We recently received this email from a fellow whose visit to our web site sparked this memory of the Triple X: I was recently looking at the history of the Triple X restaurant in Issaquah, WA.  My name is Roger J. Noel and I worked on the project for my father Jay Noel as well […]

History Isn’t Always Nice

A generous grant from 4Culture is currently funding the digitization and cataloging of several archival collections, include the letters of Minnie Wilson and Jake Schomber, Issaquah residents and sweethearts. The couple corresponded during World War I, when Jake was serving in the Army. This post is part of a series of posts about their lives […]

Happy Census Reference Day!

Most people recognize April 1 as April Fool’s Day, but for the diehard research geek (who also happens to hate practical jokes) this year’s April 1 is much more happily recognized as the reference date for the 2010 census. Census records are critically important when it comes to historical research, because they ideally provide a […]

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Mary Colton Lucas, Squak Valley Teacher

The spring newsletter, on its way to your email or mail box as I type, features a truncated version of the following oral history interview with Mary Colton Lucas (1898-1982). The full interview appears below. If you’d like to join a discussion about Lucas’s experience in early Issaquah, visit our Facebook page.   (IHM 94.41.1)William […]

Northern Pacific Railway Documents Come For A Visit

I’ve committed the worst sin of the blogger: failure to post. It’s not because there aren’t plenty of things to write about. Between the transcription of oral histories from 20-35 years ago (more on these very soon), cataloging the letters of Minnie and Jake, and managing the fascinating treasures that just wander in the door, […]

Jake Schomber and Minnie Wilson, circa 1917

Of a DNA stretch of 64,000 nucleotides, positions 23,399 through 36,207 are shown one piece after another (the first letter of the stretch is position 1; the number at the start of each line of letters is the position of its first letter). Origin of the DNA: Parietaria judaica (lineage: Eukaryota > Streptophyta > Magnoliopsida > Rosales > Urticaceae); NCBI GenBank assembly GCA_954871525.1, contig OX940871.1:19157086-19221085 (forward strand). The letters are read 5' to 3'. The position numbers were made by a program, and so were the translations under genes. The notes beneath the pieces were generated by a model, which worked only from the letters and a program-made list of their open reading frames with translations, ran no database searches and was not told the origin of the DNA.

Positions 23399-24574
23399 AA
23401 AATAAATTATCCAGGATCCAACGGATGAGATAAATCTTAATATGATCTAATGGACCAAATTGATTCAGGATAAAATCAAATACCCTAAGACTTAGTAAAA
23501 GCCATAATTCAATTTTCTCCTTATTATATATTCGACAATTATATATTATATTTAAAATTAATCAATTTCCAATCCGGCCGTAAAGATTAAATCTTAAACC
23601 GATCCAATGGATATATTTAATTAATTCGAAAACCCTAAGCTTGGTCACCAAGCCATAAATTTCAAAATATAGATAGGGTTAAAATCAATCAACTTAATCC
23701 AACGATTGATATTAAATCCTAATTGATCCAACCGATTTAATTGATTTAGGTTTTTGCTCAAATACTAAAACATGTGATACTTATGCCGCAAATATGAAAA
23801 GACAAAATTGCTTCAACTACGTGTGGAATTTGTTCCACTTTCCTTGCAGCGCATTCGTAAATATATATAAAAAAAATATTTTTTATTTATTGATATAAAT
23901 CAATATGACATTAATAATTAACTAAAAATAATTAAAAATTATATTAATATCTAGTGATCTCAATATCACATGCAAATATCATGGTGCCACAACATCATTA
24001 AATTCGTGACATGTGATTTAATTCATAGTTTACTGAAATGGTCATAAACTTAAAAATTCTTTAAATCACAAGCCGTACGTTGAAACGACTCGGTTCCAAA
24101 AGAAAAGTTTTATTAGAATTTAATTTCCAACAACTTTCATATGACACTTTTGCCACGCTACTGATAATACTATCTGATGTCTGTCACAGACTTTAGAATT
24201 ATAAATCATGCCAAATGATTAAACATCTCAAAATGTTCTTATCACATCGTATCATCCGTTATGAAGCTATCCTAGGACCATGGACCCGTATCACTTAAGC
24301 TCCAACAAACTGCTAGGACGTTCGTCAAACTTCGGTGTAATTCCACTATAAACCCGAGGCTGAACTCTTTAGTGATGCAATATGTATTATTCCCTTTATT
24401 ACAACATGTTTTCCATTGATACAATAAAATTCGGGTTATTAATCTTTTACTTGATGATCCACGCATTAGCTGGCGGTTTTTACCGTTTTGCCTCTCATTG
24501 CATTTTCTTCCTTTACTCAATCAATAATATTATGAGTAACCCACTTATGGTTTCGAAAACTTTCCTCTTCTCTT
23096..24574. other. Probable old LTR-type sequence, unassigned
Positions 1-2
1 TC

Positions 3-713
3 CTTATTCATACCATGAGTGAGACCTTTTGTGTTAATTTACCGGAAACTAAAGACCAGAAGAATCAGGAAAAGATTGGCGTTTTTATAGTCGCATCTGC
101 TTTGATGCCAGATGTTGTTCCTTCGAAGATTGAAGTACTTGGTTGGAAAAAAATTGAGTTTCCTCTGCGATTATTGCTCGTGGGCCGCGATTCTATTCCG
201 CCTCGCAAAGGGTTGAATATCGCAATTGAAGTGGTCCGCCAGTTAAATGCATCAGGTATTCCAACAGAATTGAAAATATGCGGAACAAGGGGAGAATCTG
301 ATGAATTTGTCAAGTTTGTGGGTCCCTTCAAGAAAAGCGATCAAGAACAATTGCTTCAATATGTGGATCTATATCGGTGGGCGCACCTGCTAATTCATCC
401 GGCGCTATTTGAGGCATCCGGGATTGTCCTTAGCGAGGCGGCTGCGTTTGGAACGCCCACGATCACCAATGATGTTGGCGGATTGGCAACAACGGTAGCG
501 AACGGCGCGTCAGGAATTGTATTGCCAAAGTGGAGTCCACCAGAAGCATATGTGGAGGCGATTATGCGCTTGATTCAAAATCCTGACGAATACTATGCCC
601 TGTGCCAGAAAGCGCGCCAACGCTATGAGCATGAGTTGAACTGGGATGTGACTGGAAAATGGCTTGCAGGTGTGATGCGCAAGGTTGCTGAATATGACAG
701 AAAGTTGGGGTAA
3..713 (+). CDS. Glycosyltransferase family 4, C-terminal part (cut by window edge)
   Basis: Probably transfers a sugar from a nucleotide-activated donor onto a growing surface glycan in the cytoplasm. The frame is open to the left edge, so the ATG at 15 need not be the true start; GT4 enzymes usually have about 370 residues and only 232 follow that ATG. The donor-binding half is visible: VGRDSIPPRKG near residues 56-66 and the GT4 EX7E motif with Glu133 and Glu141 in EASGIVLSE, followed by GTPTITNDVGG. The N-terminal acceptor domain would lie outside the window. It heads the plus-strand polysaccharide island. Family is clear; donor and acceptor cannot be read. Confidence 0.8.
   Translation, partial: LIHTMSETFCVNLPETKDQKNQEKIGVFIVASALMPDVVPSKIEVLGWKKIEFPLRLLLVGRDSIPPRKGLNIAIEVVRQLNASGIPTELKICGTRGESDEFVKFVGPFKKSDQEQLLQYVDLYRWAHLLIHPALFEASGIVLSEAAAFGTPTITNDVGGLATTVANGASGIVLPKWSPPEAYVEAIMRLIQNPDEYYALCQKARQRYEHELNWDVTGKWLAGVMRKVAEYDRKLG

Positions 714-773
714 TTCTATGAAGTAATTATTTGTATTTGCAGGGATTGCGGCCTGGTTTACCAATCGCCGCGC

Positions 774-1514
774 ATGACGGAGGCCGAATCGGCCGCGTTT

Minnie and Jake: Uncensored

A generous grant from 4Culture is currently funding the digitization and cataloging of several archival collections, include the letters of Minnie Wilson and Jake Schomber, Issaquah residents and sweethearts. The couple corresponded during World War I, when Jake was serving in the Army. This post is part of a series of posts about their lives […]

The Case of the Unknown Lake

This week we received a request to help us identify the photograph above; the inquirer was planning to use the image for a magazine article and thought that it was probably Pine Lake, but wanted confirmation to be sure. I sent the image out to our members mailing list and we received a variety of […]

Jake Schomber and Minnie Wilson, circa 1917

A Scene From the Love Story of Minnie and Jake

A generous grant from 4Culture is currently funding the digitization and cataloging of several archival collections, include the letters of Minnie Wilson and Jake Schomber, Issaquah residents and sweethearts. The couple corresponded during World War I, when Jake was serving in the Army. This post is part of a series of posts about their lives […]

Sliding, Gliding, Dribbling & Casting

Last weekend several volunteers and I met at the Issaquah Community Center to install an off-site exhibit. The exhibit was designed by volunteer Geoff Nunn, and centers around the theme of recreation. Both summer and winter sports are included. Among the artifacts are a 1920s era women’s swim suit, a 1930s era sled, and an […]

Caboose!

Every Depot museum needs a caboose, according to volunteer Eric Martin. I tend to agree with him, as do the kids who come in for tours. We go to the caboose last because, I tell them, it’s the end of the train and the end of our tour. It’s even fun to say. Try it. […]

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Want to Sing a little Living History?

Shapenote music dates from American colonial times and is characterized by fervent a capella singing in four-part dispersed harmony. You may also have heard it referred to as “Sacred Harp” music, after the most widely used shapenote songbook. In recent years, it has had its biggest public airing in the soundtrack for the movie “Cold […]

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Still A Little Wild